Critical Thinking for Addiction Professionals

By Michael J. Taleff | Go to book overview

CHAPTER ONE
Introducing Critical
Thinking Into
Addiction Work

You are invited to experience a form of thinking that can enhance your professional skills, expertise, and development. It has the potential to improve all areas of your counseling: from the assessment phase, to the selection of counseling strategies, to discharge. It can make you a better supervisor and administrator. It also has the capacity to propel you to consider new ideas and use methods of investigation you may have only imagined. Critical thinking will help you make better sense of our world, and especially the people you hope to help.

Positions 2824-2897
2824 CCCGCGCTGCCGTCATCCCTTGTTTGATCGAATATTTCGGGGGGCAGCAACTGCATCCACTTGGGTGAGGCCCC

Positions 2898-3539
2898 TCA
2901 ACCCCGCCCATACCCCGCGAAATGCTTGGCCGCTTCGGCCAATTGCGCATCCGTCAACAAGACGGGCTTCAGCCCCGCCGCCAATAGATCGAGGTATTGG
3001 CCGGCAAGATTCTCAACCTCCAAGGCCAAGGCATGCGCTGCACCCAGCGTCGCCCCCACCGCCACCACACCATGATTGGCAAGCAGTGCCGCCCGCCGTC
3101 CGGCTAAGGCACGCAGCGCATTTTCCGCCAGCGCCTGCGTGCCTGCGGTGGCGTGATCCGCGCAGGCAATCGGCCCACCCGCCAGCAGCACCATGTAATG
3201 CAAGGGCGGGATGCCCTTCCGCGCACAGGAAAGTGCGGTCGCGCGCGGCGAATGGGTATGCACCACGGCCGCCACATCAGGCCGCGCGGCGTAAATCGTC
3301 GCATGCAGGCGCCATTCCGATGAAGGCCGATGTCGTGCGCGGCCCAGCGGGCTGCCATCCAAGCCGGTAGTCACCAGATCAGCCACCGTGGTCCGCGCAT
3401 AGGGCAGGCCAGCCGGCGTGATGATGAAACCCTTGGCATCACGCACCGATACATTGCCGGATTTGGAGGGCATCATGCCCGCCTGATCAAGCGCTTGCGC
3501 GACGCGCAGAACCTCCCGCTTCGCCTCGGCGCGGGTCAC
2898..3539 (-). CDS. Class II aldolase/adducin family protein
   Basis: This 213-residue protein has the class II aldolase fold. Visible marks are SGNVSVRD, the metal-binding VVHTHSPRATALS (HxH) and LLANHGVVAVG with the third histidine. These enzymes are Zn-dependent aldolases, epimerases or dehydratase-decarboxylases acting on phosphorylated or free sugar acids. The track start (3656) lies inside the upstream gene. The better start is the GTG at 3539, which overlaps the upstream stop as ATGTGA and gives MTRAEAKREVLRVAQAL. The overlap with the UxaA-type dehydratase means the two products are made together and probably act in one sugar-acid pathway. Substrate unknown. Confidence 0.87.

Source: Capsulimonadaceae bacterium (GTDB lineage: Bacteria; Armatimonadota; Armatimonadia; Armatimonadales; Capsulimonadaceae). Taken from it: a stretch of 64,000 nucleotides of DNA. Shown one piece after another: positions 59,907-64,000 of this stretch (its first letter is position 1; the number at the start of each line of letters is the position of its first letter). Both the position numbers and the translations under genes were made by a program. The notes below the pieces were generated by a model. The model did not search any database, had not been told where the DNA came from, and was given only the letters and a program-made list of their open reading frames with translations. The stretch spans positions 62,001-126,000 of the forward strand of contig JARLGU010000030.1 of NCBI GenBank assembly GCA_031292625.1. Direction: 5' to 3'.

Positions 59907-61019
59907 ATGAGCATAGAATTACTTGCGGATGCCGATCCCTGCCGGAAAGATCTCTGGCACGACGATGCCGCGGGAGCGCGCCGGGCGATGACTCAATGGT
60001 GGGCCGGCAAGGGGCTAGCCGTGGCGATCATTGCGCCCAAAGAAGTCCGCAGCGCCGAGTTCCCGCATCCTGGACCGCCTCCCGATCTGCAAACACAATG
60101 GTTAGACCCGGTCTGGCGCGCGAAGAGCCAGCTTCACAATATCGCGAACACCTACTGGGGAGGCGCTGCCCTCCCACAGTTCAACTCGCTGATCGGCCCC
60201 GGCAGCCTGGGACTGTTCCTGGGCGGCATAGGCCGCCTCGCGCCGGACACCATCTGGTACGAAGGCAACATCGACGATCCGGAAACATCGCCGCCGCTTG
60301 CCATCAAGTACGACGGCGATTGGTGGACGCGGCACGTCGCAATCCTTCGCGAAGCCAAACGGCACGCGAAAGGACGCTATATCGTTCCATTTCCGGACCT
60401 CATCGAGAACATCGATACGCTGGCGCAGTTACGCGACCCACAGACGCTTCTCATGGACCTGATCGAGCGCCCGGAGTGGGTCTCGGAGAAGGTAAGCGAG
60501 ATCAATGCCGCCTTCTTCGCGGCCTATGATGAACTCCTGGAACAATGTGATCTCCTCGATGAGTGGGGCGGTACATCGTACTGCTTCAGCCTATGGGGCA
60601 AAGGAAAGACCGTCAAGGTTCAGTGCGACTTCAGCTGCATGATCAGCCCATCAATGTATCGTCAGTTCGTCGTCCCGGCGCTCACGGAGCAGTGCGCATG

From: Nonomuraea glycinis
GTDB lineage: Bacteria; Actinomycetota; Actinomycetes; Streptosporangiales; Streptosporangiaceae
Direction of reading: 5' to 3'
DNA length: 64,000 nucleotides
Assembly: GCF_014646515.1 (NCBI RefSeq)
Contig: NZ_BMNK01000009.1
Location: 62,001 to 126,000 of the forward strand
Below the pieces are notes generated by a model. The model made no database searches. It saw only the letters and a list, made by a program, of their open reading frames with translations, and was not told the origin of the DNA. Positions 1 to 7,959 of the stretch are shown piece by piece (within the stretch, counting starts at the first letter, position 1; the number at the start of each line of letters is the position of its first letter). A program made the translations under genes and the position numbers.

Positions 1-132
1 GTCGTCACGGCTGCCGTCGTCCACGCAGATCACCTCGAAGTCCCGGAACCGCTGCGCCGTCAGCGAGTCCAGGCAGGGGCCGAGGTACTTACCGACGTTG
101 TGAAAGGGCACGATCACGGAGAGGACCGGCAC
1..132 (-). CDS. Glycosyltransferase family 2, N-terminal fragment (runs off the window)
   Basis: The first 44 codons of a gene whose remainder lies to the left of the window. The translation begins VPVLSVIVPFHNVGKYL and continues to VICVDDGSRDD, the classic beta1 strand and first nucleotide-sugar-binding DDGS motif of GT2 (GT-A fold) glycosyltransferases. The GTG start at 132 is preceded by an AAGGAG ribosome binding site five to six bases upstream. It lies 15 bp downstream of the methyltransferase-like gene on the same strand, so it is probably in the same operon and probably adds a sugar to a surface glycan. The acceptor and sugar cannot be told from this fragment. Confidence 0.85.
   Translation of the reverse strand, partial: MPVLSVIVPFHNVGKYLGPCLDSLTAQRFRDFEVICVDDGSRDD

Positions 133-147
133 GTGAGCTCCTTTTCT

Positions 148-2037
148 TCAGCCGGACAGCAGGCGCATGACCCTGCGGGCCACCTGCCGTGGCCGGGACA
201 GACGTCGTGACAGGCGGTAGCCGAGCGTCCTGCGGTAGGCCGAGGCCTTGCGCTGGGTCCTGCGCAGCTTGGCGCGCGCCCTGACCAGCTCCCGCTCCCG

PUTTING THINGS IN CONTEXT

As humans, we all start out uncertain and amazed with everything around us. We learn to understand the world and its people by following the beliefs of religion, philosophy, and science (Charpak & Broch, 2004). From those fields we create our own theories of why things happen and why people do what they do. We are fascinated by the nature of humans and are constantly trying to figure out what makes people tick. Some experts believe this practice is imbedded in our psyches (Pinker, 2002). Consider how much “figuring out” or thinking goes into counseling. For example, addiction professionals observe clients and try to make sense of why

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